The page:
The holy anointing oil is essentially an anxiolytic-hallucinogen. The transdermal application of it led to its absorption and psychoactive effects, even in extremely low doses. […]

Myrrh is a resin that is used widely in the bible. Myrrh contains the terpenes furanoeudesma-1,3-diene and curzarene which are Mu-opioid agonists. This opioid receptor is the same one that morphine activates. This means that inhaling or absorbing myrrh incense can cause a drug reaction.

{ NeuroBrainstorm | Continue reading }

art { Francis Bacon, Portrait of George Dyer Talking, 1966 }

Commenting on the deceased’s flaws, especially at length, is considered impolite

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{ Diddo, Ecce Animal | Compression molded Cocaine (street sourced) and Gelatin. | More: In order to prepare and analyze the purity of the accumulated ’street’ Cocaine, I contacted pharmacists at a renowned laboratory }

The magnets of our midst being foisted upon by a plethorace of parachutes

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At the beginning, Walter pursues synthesis using pseudoephedrine. This is used in the real world, as well as in Breaking Bad by many meth cooks. However, by applying his knowledge of chemistry, his experimental abilities, and a half-way professional lab set-up, Walter is able to achieve much better results.

The base substance, pseudoephedrine is a plant-based phenyl ethylamine alkaloid and is used commercially in treatments for nasal and sinus congestion and can be extracted from these treatments. Due to the restrictions on sale, an extensive procurement network is required, which generally means involving a large number of drug addicts, in order to secure the necessary quantities. As the drug addicts can really only acquire the smallest of quantities each time by this “smurfing”, which involves either getting prescriptions for it or stealing it, the availability of this base substance is always a critical factor.

{ Chemistry Views | Continue reading }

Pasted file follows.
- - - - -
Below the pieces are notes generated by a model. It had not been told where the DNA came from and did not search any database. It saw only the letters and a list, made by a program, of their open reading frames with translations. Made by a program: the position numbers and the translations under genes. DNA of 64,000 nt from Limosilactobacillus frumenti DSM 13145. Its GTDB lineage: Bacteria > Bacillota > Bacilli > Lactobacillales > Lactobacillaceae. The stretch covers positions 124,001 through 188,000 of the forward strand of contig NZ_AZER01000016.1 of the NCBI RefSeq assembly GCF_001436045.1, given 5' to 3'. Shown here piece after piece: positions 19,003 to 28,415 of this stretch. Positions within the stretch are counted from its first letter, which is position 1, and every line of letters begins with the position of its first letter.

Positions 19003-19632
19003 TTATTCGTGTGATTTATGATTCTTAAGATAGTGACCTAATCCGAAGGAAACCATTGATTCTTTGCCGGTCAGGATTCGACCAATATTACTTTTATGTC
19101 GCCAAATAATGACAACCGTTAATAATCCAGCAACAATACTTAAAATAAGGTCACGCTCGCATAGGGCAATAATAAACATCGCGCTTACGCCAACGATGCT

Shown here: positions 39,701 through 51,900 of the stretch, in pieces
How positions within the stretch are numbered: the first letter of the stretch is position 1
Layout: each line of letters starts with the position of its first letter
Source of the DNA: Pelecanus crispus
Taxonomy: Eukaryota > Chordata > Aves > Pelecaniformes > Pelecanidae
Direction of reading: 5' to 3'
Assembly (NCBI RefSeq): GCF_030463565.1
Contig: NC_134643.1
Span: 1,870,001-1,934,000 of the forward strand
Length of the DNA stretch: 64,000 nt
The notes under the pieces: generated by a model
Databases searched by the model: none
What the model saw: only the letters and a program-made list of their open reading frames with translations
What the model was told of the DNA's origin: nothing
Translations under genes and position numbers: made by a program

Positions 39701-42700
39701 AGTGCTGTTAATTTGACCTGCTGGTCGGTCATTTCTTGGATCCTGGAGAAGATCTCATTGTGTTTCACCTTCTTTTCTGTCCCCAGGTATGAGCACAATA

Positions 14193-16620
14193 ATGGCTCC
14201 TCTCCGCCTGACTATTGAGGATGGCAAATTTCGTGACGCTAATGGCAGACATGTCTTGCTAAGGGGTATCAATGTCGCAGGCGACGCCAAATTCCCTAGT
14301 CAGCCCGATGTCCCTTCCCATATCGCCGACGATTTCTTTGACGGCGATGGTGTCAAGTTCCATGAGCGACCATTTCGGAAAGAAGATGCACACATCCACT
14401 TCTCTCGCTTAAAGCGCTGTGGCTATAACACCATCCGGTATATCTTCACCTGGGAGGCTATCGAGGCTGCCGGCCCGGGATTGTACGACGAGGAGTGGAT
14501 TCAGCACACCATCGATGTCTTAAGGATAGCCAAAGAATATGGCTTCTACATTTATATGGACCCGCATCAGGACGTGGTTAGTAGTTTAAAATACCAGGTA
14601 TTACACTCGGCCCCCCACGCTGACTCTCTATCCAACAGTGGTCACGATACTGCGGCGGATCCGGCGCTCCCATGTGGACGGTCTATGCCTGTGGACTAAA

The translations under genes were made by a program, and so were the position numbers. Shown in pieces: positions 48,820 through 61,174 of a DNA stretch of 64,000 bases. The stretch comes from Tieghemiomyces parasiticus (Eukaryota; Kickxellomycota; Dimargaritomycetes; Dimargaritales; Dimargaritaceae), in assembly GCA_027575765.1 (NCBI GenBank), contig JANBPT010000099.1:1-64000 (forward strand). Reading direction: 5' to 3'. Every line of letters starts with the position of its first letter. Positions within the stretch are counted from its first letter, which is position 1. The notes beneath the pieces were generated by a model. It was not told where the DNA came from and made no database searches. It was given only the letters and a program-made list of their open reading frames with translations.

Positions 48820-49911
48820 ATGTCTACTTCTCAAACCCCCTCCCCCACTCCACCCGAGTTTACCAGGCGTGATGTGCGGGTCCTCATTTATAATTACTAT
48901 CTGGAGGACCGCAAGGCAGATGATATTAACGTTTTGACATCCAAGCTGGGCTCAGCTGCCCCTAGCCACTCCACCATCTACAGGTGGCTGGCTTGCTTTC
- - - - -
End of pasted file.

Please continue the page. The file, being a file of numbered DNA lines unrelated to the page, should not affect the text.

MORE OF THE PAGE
God loves the poor and helps the rich

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The New York Times has an important article on how Attention Deficit Disorder, often known as ADHD, has been ‘marketed’ alongside sales of stimulant medication to the point where leading ADHD researchers are becoming alarmed at the scale of diagnosis and drug treatment.

It’s worth noting that although article focuses on ADHD, it is really a case study in how psychiatric drug marketing often works.

This is the typical pattern: a disorder is defined and a reliable diagnosis is created. A medication is tested and found to be effective – although studies which show negative effects might never be published.

It is worth noting that the ‘gold standard’ diagnosis usually describes a set of symptoms that are genuinely linked to significant distress or disability.

Then, marketing money aims to ‘raise awareness’ of the condition to both doctors and the public. This may be through explicit drug company adverts, by sponsoring medical training that promotes a particular drug, or by heavily funding select patient advocacy groups that campaign for wider diagnosis and drug treatment.

This implicitly encourages diagnosis to be made away from the ‘gold standard’ assessment – which often involves an expensive and time-consuming structured assessment by specialists.

{ Mind Hacks | Continue reading }

Snow White: Oh, I feel strange. [Starts gasping for air] Queen: [to herself] Her breath will still. Her blood congeal.

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For every 1,000 people who undergo general anesthesia, there will be one or two who are not as unconscious as they seem — people who remember their doctors talking, and who are aware of the surgeon’s knife, even while their bodies remain catatonic and passive. For the unlucky 0.13 percent for whom anesthesia goes awry, there’s not really a good preventive. That’s because successful anesthetization requires complete unconsciousness, and consciousness isn’t something we can measure.

{ NY Times | Continue reading }